Time To Un-Match The Hatch

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Courtesy Trout Creek Flies

Courtesy Trout Creek Flies

By Johnny Spillane

Now that is a hatch!

Every year around mid April we start to see Blue Wing Olives on the Green River below Flaming Gorge. Most years the hatch is amazing, some years it is truly epic. This was one of those years. The best part about it, there is no chance to “match the hatch.”

When there are too many bugs on the water, yours gets lost in the numbers. Try throwing something 3-4 sizes bigger than what the naturals are and 9 times out of ten it will be more productive than a perfect imitation.

Check out Trout Creek Flies

Tight lines,

Johnny Spillane

Gink & Gasoline
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9 thoughts on “Time To Un-Match The Hatch

  1. This is excellent advice. Not just epic hatches which are few and far between but especially during blanket spinner falls. I’ve seen evenings with literally millions of small sulfur spinners and spent midges in the drift. Throw a big Iso spinner and your chances improve exponentially. Check out the night drift in your headlamp beam – on some nights its quite a mix of helpless edibles. Go BIG or go home.

  2. I hear this alot and while it sounds good in theory I found on the tricky rivers that i fish mostly the upper delaware if the fish are on sz. 22 olives during a blanket hatch you better match that hatch and focus on your timing. I agree you can maybe pick a fish off occasionally using something big but once big wild fish are keyed in on something you have to match that size to be successful.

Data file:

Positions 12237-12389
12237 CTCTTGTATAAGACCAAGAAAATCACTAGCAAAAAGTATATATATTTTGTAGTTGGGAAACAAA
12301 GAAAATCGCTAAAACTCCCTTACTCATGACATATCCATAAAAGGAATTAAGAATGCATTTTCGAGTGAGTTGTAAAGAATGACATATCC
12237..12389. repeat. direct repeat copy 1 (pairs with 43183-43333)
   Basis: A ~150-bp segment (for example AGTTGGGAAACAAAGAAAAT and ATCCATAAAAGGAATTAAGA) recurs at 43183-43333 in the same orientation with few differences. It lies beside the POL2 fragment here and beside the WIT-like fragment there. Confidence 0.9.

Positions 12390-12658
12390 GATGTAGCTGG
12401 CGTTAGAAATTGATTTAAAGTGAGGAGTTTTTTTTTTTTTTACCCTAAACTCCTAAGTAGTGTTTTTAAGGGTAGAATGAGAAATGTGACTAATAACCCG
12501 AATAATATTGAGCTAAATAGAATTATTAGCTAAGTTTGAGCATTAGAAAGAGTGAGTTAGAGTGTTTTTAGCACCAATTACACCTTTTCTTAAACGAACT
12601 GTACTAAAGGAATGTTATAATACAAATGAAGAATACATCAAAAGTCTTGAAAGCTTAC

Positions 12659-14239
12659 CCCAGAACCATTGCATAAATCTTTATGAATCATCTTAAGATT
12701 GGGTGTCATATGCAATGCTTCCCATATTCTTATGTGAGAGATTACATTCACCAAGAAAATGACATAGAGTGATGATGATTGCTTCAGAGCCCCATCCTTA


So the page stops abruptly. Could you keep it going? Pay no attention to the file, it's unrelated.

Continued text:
3. Gents,

    I agree with both the Author and the followers comments. It all boils down to changing it up when things are working. If you’re dialed in to the hatch with your pattern and even good time isn’t getting it done, then it sure isn’t going to hurt to try a larger pattern that will help you stand out to the trout.

    That said, one other technique I’ve done in this situation is use a dropper of the emerging dun or a drown spinner. Often times, I’ve felt the smarter fish, when fishing pressure is heavy, will tend to eat naturals below the surface for stealth and safety.

    Keep it Reel,

    Kent Klewein

  4. I have had good results swinging a small trout imitation during an epic hatch. The little guys feed with reckless abandon and the big guys will pick them off.

  5. Years ago, during one of those epic caddis hatches on the Yellowstone, fishing was good until there were finally huge rafts of caddis floating along with fish attacking the rafts and grabbing great mouthfuls of bugs. I didn’t stand a chance with my measly elk hair imitation. Later, I ran into a buddy who said he’d done just fine ripping a maribou streamer just under those monster rafts of bugs.

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